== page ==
How To Rent A Commercial Kitchen

When you are new to the food industry it is difficult to know what where to start when building your own food business or brand. With term’s like dark kitchen, pub kitchen and catering kitchen it’s difficult to know where to start. We will break down the different types of kitchens available to rent and which kitchen maybe best suited to you. Read on to find how renting a commercial kitchen can help and your food business. 

Licensed commercial kitchens or kitchen shares within existing businesses can take many forms – either as a long term or short term solution or a time shared arrangement reducing the costs of both kitchen providers and users. 

In this post we will look at various aspects of renting a commercial kitchen including the different types of kitchen’s available, what these name’s mean, the types of users and the costs you will incur when renting a commercial kitchen.

Renting a kitchen is full of variables and each kitchen type has a different type of use case and each has its own benefits and pitfalls.

When looking for a kitchen to rent it is important to consider the various use cases and what types of kitchen are available to meet these needs. 

There are 4 main type of kitchens available to rent:

Catering Kitchens

Unlike dark kitchens and commercial catering kitchens, CPU’s aren’t typically used to create food for a delivery only service. CPU’s give one kitchen space to businesses to do all of their food prep and cooking, ready to be served in various outlets.

Central Production Kitchen

Food businesses pick CPU’s since it’s easier to keep the food quality reliable, This reduces costs and improves the production, management of staff and control of ingredient’s by using one central kitchen.

Dark Kitchens

A Dark kitchen, also called delivery kitchens or ghost kitchens, help delivery only food businesses to create and sell their food. The idea of Dark kitchens is to allow you to reduce your costs of having a full dine in restaurant with associated fit out and appliance costs by offering food only through popular delivery apps. Many vendors also sell and deliver direct to consumer without the fee’s attached to using these delivery apps and services.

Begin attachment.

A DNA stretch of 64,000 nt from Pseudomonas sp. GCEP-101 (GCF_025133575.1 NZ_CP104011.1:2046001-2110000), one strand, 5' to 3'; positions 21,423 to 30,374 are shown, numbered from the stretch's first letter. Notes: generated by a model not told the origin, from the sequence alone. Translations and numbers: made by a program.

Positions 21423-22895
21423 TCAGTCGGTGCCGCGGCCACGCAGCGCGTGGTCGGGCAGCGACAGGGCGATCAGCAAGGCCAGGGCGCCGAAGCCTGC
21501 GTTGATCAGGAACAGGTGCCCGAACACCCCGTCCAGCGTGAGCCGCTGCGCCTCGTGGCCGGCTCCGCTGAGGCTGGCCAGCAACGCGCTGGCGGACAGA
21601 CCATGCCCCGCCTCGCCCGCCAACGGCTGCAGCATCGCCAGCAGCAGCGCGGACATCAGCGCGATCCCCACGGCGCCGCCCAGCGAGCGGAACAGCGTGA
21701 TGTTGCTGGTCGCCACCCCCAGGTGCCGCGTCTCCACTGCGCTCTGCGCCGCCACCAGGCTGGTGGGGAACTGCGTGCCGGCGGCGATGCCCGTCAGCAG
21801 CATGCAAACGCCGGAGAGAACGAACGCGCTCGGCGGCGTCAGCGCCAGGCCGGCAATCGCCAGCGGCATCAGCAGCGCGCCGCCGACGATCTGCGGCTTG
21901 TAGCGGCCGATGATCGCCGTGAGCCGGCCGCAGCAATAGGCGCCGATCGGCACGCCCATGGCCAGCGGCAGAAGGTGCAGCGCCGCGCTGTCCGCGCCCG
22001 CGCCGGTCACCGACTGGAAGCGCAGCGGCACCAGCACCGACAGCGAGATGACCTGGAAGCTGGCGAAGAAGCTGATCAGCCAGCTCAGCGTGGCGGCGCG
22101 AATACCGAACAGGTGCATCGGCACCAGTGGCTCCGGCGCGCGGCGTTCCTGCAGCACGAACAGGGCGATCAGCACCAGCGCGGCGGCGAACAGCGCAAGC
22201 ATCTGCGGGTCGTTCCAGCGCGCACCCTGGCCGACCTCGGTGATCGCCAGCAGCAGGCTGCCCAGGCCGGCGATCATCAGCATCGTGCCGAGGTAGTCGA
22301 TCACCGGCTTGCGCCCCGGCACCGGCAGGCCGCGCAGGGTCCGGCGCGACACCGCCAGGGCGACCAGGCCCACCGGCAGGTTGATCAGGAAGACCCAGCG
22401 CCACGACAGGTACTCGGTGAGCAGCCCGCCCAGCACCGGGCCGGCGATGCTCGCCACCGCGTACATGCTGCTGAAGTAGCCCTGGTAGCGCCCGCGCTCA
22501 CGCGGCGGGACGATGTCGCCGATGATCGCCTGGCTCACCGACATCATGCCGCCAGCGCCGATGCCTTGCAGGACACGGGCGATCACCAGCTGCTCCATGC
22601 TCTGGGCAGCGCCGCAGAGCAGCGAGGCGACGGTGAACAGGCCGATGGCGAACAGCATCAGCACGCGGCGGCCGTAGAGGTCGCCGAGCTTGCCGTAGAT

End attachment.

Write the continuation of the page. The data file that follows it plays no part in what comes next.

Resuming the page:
Pub Kitchens

Pub kitchens to rent or pub residencies are pub kitchen rental which tends to be on a longer term or permanent basis within an established food and beverage venue. The majority of rentals tend be pubs to kitchens to rent. Generally these  pub kitchens to rent will usually have an established front of house. I.E a place for customers to visit the pub, come in, sit down a dine.

What types of businesses rent commercial kitchens?

The flexibility of all short term business kitchen types – A Dark kitchen, catering, CPU’s and Pub Kitchens – is what differentiates them from a long term lease for a restaurant business or cafe for to rent. This  means that the spaces can be adjusted to the needs of various businesses throughout their lease or can terminated at short notice.

Lets take a dive into the food businesses renting short term and shared kitchens for their everyday tasks.  These include;

Street food vendors

Coffee shops and cafes

Bakers and Bakeries

Takeaway owners

Catering companies


Large restaurant chains

Food development 

Contract lengths for renting a commercial kitchen

The use case for every business is different. Someone operating a pop up kitchen will have different requirements than and require less kitchen space or kitchen time than a large national chain renting as CPU full time for food prep and distribution to remote hubs.

When searching for a commercial kitchen, the length of time you need to use the space for will probably be your biggest factor. If you only need to rent a commercial kitchen for a day, it is unlikely that a you will be looking at a kitchen with a long minimum contract length. Many kitchens will have a minimum term of 3 months but these differ on a kitchen to kitchen basis.

Many of kitchens offer flexible contracts with the option to switch to a rolling contract after an initial long or short term period. This handy if you think you might need to close, shrink or grow, further down the line.

For a smaller business, start up or someone only requiring a 3-month popup, it makes more sense to rent kitchen equipment than have the outlay or uncertainty of buying equipment. On the flip side catering company who have been in business for a long time can often afford the initial outlay and will often be more beneficial to buy kitchen equipment as this can be passed from unit to unit or job to job.

Thats a brief overview of how to rent a commercial kitchen. Now it’s time to browse the site or contact us to discuss your requirements. We will put you in touch with the right space for you.

Don’t forget to consider legalities and licensing. Read our post here to find out more. 

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